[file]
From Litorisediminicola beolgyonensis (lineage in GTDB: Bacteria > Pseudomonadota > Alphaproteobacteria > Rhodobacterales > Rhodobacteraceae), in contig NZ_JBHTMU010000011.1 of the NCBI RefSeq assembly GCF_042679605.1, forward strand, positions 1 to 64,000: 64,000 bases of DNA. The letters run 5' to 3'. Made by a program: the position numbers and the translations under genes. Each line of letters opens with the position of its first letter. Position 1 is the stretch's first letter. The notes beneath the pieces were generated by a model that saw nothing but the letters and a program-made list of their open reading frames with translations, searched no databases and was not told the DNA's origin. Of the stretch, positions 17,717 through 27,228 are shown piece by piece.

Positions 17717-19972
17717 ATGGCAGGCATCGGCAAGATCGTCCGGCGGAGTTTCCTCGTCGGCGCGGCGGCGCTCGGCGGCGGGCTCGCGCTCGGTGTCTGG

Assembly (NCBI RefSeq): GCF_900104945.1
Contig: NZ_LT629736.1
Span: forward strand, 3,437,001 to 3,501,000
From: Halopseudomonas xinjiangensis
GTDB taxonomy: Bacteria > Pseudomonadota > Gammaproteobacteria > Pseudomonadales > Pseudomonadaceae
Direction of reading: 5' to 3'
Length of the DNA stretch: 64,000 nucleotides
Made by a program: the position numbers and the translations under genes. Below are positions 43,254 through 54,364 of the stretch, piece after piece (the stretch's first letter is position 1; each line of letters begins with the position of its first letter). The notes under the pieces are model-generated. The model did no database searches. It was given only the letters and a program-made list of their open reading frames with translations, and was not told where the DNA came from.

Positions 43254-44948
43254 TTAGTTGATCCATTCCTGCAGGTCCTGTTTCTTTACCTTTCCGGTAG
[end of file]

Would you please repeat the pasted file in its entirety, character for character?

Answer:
From Litorisediminicola beolgyonensis (lineage in GTDB: Bacteria > Pseudomonadota > Alphaproteobacteria > Rhodobacterales > Rhodobacteraceae), in contig NZ_JBHTMU010000011.1 of the NCBI RefSeq assembly GCF_042679605.1, forward strand, positions 1 to 64,000: 64,000 bases of DNA. The letters run 5' to 3'. Made by a program: the position numbers and the translations under genes. Each line of letters opens with the position of its first letter. Position 1 is the stretch's first letter. The notes beneath the pieces were generated by a model that saw nothing but the letters and a program-made list of their open reading frames with translations, searched no databases and was not told the DNA's origin. Of the stretch, positions 17,717 through 27,228 are shown piece by piece.

Positions 17717-19972
17717 ATGGCAGGCATCGGCAAGATCGTCCGGCGGAGTTTCCTCGTCGGCGCGGCGGCGCTCGGCGGCGGGCTCGCGCTCGGTGTCTGG

Assembly (NCBI RefSeq): GCF_900104945.1
Contig: NZ_LT629736.1
Span: forward strand, 3,437,001 to 3,501,000
From: Halopseudomonas xinjiangensis
GTDB taxonomy: Bacteria > Pseudomonadota > Gammaproteobacteria > Pseudomonadales > Pseudomonadaceae
Direction of reading: 5' to 3'
Length of the DNA stretch: 64,000 nucleotides
Made by a program: the position numbers and the translations under genes. Below are positions 43,254 through 54,364 of the stretch, piece after piece (the stretch's first letter is position 1; each line of letters begins with the position of its first letter). The notes under the pieces are model-generated. The model did no database searches. It was given only the letters and a program-made list of their open reading frames with translations, and was not told where the DNA came from.

Positions 43254-44948
43254 TTAGTTGATCCATTCCTGCAGGTCCTGTTTCTTTACCTTTCCGGTAG